Notes on the guitar fretboard are preset. The guitar is a tempered instrument, meaning that the notes we have as choices to play are set beforehand. The violin, the trombone, and the human voice are all examples of non-tempered instruments. On these, the player (or singer) has an infinite choice of possible tones and notes to play (or sing).
The piano and the guitar, however, follow the standard 12 tone equal-tempered system. This means that we have 12 tones to choose from. Those tones may repeat an octave higher, or lower, giving us a different note, but those 12 tones are all we have.
The only way to play a tone outside of this 12 tone system is by bending a string, using a trem bar, or detuning your guitar.
On a guitar, each fret is one step in that 12 step system. If you play two contiguous frets on the same string, one after the other, you'll hear the interval of a semitone (or minor second).
If you skip one fret, the interval is one whole tone (major second).
Guitar Notes Image 1: a Semitone and a Whole Tone
If you play any 12 tones next to one another —12 consecutive frets— what you get is a chromatic scale.
We will call the nut "fret 0", as it also counts. This means that if you start on any open string, and go up fret by fret, you'll get all the tones of the chromatic scale by fret 11 . Remember, the open string also counts, so 1 + 11 = 12.
The cycle starts again beginning at the 12th fret, an octave higher.
Guitar Notes Image 2: the full Chromatic Scale
What about the guitar's "height", relative to other instruments?This is key, whether we play alone or with others. It is especially important whenever we play with other musicians, whether singers or instrumentalists.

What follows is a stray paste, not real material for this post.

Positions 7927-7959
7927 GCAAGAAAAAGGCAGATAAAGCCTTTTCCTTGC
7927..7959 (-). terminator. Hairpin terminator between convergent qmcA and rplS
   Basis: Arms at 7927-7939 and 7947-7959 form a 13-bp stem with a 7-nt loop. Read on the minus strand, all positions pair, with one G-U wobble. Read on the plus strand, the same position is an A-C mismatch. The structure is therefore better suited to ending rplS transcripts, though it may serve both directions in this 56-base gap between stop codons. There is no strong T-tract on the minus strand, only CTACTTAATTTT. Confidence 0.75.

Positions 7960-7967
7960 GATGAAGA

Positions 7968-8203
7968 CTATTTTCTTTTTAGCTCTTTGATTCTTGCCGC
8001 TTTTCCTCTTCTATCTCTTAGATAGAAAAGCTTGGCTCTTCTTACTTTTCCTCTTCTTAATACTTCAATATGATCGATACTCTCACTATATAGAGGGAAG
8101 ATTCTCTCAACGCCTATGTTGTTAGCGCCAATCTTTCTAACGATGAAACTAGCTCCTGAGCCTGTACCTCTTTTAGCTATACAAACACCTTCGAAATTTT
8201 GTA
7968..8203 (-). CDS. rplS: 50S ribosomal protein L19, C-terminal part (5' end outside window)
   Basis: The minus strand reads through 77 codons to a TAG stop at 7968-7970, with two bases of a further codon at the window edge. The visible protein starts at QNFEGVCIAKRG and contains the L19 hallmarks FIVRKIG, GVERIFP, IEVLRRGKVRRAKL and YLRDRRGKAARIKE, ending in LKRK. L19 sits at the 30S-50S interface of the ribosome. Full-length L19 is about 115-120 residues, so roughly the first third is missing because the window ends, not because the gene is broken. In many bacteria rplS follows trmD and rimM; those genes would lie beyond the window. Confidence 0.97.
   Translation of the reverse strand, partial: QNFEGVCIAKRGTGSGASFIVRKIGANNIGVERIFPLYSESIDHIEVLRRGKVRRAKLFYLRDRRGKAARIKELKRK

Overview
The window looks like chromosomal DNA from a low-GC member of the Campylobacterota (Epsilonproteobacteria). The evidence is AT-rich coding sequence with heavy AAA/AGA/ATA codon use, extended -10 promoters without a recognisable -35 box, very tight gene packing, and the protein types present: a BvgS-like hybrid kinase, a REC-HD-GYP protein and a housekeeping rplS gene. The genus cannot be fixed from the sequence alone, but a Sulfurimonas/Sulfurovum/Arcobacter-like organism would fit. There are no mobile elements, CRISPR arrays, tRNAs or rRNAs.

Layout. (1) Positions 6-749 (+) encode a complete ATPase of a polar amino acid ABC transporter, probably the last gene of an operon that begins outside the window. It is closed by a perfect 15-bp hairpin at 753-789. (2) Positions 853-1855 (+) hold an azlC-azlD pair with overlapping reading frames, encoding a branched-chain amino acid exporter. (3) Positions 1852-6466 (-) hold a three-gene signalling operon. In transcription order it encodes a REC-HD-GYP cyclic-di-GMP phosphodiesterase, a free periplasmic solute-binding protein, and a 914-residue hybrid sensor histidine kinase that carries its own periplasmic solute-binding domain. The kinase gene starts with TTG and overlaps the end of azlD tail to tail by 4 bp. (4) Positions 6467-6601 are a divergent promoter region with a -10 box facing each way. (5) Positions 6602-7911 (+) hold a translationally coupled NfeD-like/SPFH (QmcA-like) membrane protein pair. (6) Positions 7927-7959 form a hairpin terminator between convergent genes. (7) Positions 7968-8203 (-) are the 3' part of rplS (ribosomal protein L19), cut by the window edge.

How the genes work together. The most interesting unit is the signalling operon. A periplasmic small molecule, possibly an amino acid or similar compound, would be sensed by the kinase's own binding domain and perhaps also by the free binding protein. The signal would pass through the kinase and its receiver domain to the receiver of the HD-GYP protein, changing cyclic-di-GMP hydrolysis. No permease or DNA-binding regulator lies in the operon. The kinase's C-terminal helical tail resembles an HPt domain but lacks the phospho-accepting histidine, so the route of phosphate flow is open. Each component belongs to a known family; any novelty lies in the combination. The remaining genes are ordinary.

Most guitar sheet music shows a treble clef. For this reason, guitarists in general think that they have a very high pitched instrument. But a violin is higher pitched than a guitar! And violin music is also written in the treble clef!?!?
What most editions of guitar sheet music don't say, is that guitar music is not written in treble clef, but in tenor clef. It looks exactly the same as the treble clef, except that it has a little "8" underneath, meaning that all notes on the guitar fretboard are an octave lower:
Guitar Notes Image 3: Piano Notes and Guitar Notes compared
This means that middle C on the guitar is located on the first fret of the second string, NOT the third fret of the 5th string! This simple fact shocks even professional guitarists who have been playing for years. I've met some stubborn enough to deny it altogether (virtuosos, too!). If in doubt, simply go to a piano and see for yourself!
Still unclear? The following diagram shows the open strings of the guitar as written in guitar notation, and standard, non-transposing notation:
Guitar Notes Image 4: The open strings of a guitar, as written in
guitar sheet music and piano sheet music
If, say, you're playing with a keyboard player and you want to communicate with him, you'll want to be able to tell him what your open strings are on his instrument. Or if you want to write an arrangement, you'll need to get all your instruments' parts properly distributed by note range.